Hopkins is probably my favorite poet. His dense poetry makes you work hard to understand it, almost requiring you to read it aloud and play with the prosody. This work is rewarded richly, even if you don’t share the beliefs that motivated it. His reflections on nature, beauty, and piety are wonderful and distinctive.
My aspens dear, whose airy cages quelled—
Quelled and quenched in leaves the leaping sun,
Are felled, felled, are all felled—
Of a fresh and following folded rank.
Not spared, not one,
that dandled a sandled
shadow that swam or sank
on meadow and river and wind-wandering, weed-winding bank.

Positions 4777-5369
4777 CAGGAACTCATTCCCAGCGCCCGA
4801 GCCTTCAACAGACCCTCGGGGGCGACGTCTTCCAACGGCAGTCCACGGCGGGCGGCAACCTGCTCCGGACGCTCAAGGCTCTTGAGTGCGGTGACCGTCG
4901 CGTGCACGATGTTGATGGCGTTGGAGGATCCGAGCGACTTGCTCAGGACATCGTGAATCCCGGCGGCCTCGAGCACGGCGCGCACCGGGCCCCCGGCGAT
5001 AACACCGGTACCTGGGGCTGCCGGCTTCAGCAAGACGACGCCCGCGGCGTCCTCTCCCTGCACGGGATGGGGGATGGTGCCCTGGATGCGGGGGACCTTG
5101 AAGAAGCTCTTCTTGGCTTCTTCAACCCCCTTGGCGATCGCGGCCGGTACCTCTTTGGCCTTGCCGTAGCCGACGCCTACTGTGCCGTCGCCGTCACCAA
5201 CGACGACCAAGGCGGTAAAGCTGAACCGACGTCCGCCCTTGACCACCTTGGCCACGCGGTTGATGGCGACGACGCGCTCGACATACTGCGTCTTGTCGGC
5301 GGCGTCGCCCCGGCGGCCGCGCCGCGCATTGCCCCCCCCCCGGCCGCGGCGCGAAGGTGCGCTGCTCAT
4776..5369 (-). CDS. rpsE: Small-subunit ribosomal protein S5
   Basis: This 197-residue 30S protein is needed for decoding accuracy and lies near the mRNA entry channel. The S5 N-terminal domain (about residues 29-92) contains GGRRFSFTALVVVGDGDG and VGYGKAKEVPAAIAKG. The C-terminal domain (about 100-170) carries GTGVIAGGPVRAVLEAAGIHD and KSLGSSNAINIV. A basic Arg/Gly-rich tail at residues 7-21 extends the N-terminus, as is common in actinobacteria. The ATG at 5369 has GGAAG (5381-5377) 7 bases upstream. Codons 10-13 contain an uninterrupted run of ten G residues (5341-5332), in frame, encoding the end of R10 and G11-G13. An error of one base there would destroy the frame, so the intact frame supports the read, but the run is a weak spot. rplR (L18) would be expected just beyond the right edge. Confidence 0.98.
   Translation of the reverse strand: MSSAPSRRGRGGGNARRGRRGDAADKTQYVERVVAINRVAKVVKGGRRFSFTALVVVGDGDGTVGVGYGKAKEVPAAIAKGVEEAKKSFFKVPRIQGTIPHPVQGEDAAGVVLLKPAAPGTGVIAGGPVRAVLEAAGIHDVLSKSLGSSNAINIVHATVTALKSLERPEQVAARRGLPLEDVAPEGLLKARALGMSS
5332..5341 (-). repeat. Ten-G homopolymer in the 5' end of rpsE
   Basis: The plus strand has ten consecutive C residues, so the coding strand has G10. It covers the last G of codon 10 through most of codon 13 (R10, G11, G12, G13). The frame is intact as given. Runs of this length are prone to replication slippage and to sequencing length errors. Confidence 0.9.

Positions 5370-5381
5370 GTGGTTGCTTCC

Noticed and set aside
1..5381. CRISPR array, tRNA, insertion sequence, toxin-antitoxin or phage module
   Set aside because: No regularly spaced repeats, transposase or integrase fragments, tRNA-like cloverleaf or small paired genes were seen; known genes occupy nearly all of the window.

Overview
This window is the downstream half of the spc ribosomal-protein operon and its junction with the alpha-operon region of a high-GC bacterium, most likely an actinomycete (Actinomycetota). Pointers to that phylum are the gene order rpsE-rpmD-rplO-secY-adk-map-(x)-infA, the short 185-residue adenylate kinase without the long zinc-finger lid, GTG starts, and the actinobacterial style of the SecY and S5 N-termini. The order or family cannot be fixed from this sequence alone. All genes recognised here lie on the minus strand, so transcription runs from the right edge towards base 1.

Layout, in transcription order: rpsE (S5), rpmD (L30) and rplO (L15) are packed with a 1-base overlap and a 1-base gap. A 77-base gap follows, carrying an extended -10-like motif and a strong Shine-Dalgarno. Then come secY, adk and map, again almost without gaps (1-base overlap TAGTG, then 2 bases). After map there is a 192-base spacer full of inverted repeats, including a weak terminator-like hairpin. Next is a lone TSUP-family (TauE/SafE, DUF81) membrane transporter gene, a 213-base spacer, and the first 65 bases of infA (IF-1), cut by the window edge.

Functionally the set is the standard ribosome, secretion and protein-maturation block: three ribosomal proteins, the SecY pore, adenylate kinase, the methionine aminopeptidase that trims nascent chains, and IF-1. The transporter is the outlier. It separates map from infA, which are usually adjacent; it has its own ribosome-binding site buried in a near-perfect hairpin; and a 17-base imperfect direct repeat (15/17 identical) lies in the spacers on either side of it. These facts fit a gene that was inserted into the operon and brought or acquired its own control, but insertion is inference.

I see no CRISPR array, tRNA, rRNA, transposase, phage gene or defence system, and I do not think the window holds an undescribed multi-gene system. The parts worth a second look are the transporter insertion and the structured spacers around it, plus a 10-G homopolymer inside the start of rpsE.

Oh if we but knew what we do
when we delve or hew
Hack and rack the growing green!
Since country is so tender
to touch, her being so slender, that
Like this slick and seeing ball,
But a prick will make no eye at all.
That we, even where we mean
to mend her we end her,
when we hew or delve;
Aftercomers cannot guess the beauty been.
Ten or twelve, just ten or twelve
strokes of havoc unselve
the sweet especial scene.
Rural scene, a rural scene—
Sweet, especial, rural scene.
— Gerard Manley Hopkins
On the subject of nature, another of his that I love (but haven’t memorized) is Inversnaid, which ends with this lovely stanza:
What would the world be, once bereft
Of wildness and wet? Let them be left, O,
Let them be left, wildness and wet;
Long live the weeds and the wilderness yet.
It would be a fitting caption for the Half-Earth Project.
©2020 Matt Post